Congrats to our man Chris Horner for being right up front to the very finish! And to Jens Voight for the win. He deserves it!

Tuesday, February 20, 2007

Don't forget the frogs...

Frogs are disappearing due to the chytrid fungus. I love frogs and this is very alarming. Scientists are setting up a project called the Amphibian Ark and are beginning to collect frogs in attempt to both study the fungus and future re-population.

Sunday, February 18, 2007

Tour De California

Today was a fun, fun morning and afternoon spent at the starting area of the Amgen Tour De California bicycle race. We got there early to visit all the booths, get a bunch of free swag, and watch the guys warming up. Once the race started we rang our cowbells and cheered the racers on. The predicted rain stayed at bay in San Francisco, and it turned out to be a great start to what should be and exciting week of cycling.

Try to ignore the guy's head, (I'm short, what can I say) and you can see what a gorgeous day it was.

BMX exhibition area...

It's a bird.... it's a plane....

Whaddya know? I happened to snap a pic of Monday's Stage winner, Graeme Brown!

Jelly Belly team bike trailer- interesting to see all the unassembled bikes-

Christophe Le Mevel and guys of Credit Agricole...

Yum yuuuuuummmmy Ivan Basso...

The venerable Phil Liggett and Paul Sherwin

And Bob "tour day france" Roll

Jens Voight of CSC, one the most famous cyclists entered in the race, at the starting gate-

Who's the most important guy? The Mechanic!!! Look at that dreamy frame!

Jacob Piil of Team T Mobile warming up-

Georgie Hincapie!!!!! I always cheer for him-

Paolo Bettini- World Road Race Champion

Jens Voight- Team CSC, excitedly explaining the course to a teammate-

Like a good horror story?

try reading this...

What's so funny George?

At a farewell reception at Blair House for the retiring chief of protocol, Don Ensenat, who was President Bush's Yale roommate, the president shook hands with Washington Life Magazine's Soroush Shehabi. "I'm the grandson of one of the late Shah's ministers," said Soroush, "and I simply want to say one U.S. bomb on Iran and the regime we all despise will remain in power for another 20 or 30 years and 70 million Iranians will become radicalized."

"I know," President Bush answered.

"But does Vice President Cheney know?" asked Soroush.

President Bush chuckled and walked away.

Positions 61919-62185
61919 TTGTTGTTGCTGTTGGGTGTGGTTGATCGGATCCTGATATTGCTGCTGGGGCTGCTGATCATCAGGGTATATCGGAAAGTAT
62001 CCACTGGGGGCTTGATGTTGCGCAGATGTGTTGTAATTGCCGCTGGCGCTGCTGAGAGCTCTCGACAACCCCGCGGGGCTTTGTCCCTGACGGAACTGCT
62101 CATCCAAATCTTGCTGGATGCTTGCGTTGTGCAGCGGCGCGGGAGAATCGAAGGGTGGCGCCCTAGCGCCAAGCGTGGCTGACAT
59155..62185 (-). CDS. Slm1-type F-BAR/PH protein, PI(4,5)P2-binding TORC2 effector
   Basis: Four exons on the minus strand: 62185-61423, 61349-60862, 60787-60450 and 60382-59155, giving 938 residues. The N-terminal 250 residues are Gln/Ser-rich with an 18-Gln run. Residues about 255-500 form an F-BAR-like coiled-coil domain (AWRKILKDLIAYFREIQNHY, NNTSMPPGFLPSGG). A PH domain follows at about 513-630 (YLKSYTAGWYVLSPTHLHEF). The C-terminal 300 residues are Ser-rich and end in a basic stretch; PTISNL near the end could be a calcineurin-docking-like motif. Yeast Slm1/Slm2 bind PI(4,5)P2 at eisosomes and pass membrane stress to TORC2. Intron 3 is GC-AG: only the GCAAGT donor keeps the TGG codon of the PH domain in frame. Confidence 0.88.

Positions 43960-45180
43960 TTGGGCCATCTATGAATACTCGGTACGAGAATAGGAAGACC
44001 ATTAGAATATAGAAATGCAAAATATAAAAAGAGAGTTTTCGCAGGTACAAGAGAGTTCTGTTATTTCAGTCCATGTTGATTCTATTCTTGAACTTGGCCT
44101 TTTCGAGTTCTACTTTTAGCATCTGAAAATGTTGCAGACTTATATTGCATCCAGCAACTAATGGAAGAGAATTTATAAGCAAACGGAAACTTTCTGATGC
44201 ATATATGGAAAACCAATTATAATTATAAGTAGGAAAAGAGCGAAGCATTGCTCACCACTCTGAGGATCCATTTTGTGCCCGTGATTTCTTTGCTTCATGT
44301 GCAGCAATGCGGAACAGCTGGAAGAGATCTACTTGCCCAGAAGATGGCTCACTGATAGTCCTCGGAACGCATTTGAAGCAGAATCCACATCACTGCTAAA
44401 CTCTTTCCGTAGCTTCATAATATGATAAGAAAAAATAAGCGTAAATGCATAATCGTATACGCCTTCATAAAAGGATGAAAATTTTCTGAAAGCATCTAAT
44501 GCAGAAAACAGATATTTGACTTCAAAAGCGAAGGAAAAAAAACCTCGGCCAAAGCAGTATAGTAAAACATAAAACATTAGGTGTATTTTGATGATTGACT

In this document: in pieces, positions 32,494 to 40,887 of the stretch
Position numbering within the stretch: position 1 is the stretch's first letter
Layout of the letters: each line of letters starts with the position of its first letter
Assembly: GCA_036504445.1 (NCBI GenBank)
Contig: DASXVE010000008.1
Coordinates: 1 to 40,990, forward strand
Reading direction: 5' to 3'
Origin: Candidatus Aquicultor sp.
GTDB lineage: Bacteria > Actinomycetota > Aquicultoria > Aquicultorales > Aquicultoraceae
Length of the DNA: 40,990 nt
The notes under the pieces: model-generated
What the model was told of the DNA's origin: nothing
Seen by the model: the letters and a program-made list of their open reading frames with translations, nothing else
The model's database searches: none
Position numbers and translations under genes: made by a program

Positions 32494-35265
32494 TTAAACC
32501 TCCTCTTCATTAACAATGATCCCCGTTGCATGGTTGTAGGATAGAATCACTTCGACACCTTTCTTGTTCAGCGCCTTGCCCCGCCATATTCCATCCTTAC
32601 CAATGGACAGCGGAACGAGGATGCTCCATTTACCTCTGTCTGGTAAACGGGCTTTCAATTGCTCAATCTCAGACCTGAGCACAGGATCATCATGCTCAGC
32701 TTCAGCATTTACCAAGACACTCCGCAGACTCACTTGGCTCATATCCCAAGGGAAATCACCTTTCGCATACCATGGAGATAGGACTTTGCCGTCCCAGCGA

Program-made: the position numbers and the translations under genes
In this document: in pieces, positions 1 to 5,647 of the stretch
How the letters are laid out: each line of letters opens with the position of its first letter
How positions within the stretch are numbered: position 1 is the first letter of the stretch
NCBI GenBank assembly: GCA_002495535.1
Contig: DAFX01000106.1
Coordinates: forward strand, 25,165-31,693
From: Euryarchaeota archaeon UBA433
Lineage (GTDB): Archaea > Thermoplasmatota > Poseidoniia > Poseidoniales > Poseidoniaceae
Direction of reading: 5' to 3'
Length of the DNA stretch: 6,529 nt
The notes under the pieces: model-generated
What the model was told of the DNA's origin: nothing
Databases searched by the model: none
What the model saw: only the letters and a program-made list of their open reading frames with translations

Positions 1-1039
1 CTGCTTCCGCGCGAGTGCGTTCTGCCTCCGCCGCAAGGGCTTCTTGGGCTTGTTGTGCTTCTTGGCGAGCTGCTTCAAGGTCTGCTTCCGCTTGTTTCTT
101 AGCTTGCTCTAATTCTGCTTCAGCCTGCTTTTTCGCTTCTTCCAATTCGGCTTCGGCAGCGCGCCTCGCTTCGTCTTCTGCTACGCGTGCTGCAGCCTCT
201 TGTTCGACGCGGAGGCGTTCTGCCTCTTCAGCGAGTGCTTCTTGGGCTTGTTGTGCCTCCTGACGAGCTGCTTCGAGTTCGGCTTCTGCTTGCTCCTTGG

Thursday, February 15, 2007

Please write your representatives!

I can't believe our fucking pres. has the nerve, the NERVE to demand more money...
billions wasted

and while fat cats are constructing swimming pools with gov. money, the troops stuck over there don't even have the supplies they need...
is this how we support our troops?
or this Washington Post article
care to discuss?

Is it really going to change? Are the Dems going to grow balls and stand against BushCo??? I want to see some real action of the opposition, not just meaningless words. Write your congressperson and tell them to reject Bush's budget. He wants to cut SS by 60%... 60%?????
Think this is a great place to raise your kids? think again.

Tuesday, February 13, 2007

Anyone know Palms?

Here are the 2 Palms in our backyard. They are much taller than our 3 story house, so what does that make them... 50 feet tall? I wonder how old they are...

For years they grew on their own in a mostly neglected back yard, their only competition being nasturtium, oxalis and a huge clump of crocosmia.

Now look at this... my landlord abhors any empty space, and has filled the yard with all kinds of plants that have to be watered ample and regular. He has planted many plants right up to the trunk, with no regard to the crown of the tree.

He is training passion flowers up the trunks.

It's hard to see, but he's planted a Callistemon citrinus right there, literally 2 feet from the trunk of the palm. Don't these Callistemon's have very invasive roots?

Anyway, I'm very worried that he has signed a death warrent for these Palms. The competition for water alone-- if he ever does stop watering the yard every freakin' day, it could get bad fast. Damage to the root crown from his constant digging and fussing about, and being that they are so tall, and perhaps old... it just worries me.

Am I over reacting???

Studying the elements...